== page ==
and where the A.A. has caught a very fair likeness at the
top of the page.
Coming nearer home, are our friends Inspector Watts and
Sergeant Webb of the Aldridge Police, and Inspector Gittings
of the Brownhills Police, who, from the very first, have
been very helpful neighbours indeed. In fact the Police
have played a very important part in the H.G. world. Our
early organizing efforts revolved round their several stations,
and throughout our history we have called on them for advice
and help, which has always been given unsparingly.
Then comes the Civil Defence - our cousins in the family
of Defence. They have played with us on many occasions,
often to their annoyance and disappointment because we were
not always in a position to supply them with the casualties
they so badly needed for exercise. Names like Partridge,
Waine, Hall, Udall and Edwards will all be remembered for
their help to us.
Nor shall we ever forget Mrs. Hampson, Mrs. Parsley and
their helpers. How good naturedly they turned out with the
mobile canteens whenever called upon, and at ungodly hours,
to bring welcome refreshment to our men.
Had one the space there are so many more of our neighbours
who could be included, but the list would be quite inadequate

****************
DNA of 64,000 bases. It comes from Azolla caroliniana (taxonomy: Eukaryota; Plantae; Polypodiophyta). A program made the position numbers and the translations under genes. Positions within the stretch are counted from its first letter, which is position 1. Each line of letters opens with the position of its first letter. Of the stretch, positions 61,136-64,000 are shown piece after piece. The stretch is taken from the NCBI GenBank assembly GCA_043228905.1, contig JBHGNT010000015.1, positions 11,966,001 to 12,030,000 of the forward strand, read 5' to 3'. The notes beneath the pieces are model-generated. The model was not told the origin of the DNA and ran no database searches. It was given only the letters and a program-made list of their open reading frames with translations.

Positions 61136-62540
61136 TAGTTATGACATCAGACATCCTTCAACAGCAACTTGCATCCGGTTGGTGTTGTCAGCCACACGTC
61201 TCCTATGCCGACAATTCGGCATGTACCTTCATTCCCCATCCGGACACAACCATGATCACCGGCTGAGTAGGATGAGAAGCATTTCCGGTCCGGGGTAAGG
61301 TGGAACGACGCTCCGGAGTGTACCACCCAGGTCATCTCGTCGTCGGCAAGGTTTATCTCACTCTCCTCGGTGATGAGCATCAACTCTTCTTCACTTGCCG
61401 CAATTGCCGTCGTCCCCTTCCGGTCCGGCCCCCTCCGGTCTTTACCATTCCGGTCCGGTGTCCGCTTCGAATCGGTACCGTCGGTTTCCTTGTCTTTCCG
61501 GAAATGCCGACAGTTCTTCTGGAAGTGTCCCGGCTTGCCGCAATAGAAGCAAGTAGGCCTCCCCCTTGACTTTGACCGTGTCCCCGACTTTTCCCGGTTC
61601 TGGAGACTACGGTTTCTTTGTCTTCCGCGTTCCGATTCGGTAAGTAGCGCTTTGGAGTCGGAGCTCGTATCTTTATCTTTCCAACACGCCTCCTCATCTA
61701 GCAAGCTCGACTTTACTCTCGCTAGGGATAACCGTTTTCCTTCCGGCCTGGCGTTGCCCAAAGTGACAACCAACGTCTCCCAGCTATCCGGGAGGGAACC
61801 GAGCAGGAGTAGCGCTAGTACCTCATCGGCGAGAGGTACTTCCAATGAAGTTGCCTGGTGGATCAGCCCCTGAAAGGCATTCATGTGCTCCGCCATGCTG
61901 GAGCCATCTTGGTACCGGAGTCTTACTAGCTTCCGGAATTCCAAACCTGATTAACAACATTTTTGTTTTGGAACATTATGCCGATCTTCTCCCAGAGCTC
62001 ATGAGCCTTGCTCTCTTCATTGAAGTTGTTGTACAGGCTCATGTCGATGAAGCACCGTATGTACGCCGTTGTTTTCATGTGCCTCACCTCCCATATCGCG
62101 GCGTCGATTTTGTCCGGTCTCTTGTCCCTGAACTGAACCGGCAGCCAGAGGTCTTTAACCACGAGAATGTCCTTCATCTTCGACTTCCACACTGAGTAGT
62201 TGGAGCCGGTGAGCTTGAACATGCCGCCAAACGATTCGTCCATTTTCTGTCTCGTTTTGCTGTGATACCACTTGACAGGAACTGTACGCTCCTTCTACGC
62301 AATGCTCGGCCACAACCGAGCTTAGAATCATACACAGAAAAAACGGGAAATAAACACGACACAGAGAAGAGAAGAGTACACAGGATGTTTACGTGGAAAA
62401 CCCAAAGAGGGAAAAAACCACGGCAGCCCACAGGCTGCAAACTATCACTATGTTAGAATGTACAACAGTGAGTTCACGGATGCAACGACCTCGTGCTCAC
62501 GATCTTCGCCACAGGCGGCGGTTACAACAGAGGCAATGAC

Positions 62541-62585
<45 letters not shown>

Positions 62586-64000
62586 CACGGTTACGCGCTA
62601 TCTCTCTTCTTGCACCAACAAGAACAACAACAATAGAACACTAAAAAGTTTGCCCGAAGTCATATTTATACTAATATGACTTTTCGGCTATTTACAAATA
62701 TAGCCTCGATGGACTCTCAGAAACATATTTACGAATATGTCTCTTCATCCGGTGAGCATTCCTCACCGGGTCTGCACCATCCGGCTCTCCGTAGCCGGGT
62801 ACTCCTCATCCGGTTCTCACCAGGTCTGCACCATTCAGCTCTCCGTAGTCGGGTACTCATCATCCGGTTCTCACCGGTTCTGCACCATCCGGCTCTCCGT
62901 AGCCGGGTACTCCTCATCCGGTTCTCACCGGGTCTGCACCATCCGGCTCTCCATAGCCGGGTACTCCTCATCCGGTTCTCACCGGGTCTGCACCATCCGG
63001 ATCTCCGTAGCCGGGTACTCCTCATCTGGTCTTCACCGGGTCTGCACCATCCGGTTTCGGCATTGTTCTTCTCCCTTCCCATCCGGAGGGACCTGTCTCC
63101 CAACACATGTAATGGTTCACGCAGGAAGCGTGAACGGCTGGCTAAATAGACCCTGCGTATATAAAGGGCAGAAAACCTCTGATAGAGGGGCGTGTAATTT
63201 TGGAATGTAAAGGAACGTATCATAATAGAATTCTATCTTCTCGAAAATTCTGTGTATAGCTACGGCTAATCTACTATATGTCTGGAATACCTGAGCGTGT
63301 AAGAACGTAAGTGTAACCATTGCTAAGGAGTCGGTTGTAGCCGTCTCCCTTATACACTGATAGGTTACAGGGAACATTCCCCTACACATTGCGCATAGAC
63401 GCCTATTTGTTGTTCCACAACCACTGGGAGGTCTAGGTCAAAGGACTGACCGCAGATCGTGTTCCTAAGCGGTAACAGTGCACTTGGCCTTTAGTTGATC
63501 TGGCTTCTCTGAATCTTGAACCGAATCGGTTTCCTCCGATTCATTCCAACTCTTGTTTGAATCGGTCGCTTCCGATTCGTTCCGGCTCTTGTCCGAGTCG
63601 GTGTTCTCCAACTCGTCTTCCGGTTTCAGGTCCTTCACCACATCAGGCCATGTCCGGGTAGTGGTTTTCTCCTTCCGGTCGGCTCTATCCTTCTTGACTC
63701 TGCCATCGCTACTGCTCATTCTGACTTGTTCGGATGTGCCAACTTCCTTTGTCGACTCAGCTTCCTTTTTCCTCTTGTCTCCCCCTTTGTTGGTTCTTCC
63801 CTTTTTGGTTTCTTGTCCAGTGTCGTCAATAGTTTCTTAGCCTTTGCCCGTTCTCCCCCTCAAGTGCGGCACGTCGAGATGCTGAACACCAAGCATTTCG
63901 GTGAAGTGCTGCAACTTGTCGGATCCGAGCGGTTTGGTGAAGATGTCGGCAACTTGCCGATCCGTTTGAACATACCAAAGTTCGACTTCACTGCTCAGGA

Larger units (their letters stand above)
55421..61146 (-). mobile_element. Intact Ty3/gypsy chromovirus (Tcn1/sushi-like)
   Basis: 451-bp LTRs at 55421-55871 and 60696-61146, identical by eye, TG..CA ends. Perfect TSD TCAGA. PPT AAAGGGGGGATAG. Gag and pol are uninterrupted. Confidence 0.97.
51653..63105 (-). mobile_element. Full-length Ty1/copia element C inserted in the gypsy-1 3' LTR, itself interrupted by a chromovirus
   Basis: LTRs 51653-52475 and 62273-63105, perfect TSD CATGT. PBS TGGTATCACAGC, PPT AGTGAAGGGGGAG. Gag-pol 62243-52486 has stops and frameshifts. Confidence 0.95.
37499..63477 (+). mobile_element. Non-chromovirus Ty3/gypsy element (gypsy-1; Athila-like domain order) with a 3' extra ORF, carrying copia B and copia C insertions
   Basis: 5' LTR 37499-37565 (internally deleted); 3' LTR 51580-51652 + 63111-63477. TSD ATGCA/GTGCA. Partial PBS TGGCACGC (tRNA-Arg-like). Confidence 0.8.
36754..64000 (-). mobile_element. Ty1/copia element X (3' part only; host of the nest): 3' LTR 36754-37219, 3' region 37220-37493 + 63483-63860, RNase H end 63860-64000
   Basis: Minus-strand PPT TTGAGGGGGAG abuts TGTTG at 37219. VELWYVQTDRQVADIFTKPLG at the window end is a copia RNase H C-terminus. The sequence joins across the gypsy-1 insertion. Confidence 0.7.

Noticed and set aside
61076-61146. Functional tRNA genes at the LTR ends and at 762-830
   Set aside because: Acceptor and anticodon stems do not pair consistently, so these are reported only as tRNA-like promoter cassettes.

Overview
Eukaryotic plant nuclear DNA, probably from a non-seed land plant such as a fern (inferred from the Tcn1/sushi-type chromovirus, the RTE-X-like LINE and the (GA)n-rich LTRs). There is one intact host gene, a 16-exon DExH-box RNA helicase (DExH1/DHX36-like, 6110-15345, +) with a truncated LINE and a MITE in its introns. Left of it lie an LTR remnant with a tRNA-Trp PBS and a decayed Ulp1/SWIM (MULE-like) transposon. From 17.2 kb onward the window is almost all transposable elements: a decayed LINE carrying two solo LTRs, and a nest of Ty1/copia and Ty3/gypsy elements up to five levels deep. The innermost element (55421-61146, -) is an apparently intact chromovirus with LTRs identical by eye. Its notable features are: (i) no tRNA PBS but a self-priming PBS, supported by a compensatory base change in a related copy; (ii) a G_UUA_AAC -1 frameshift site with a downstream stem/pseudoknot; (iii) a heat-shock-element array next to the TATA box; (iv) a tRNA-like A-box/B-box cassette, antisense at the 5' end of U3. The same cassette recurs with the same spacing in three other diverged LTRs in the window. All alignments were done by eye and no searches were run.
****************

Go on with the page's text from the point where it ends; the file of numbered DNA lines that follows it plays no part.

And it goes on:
without recalling the name of Gwinnett and his Darlaston
men, who were
help in our area if need arose, and Lieut.Colonel Burn and
the 27th (Walsall) Battalion, who were always ready to co-operate.
In the early days our energies were eaten up by guards
and patrols and administrative problems. It was not until
the October of 1940 that we had our first Battalion Exercise.
The other day I was reading through the operational orders
sent to companies during that Exercise, and I blush to think
of the complete disregard of the state of training of the
companies and the hopelessly inadequate communications by
which they were to be carried out in the time available.
But of all the early exercises, the most memorable was
the attack on Walsall in the summer of 1941. From the point
of view of a good time being had by all, it was a great
success. One half of the battalion attacked along the line
of the Lichfield Road, the other, and smaller half, attacking
between the Birmingham Road and Sutton Road. Tanks were
out, and Montgomery himself could not have had more enterprising
tank commanders than we had that day. Of course, there was
no cohesion, and not one of us had any knowledge of tank
tactics. You will remember how we went straight through
the enemy's outposts and finished up with a grand melee
round the Walsall Battalion's H.Q. A very successful operation,
due largely to the fact that no - or very few umpires -
were out that day.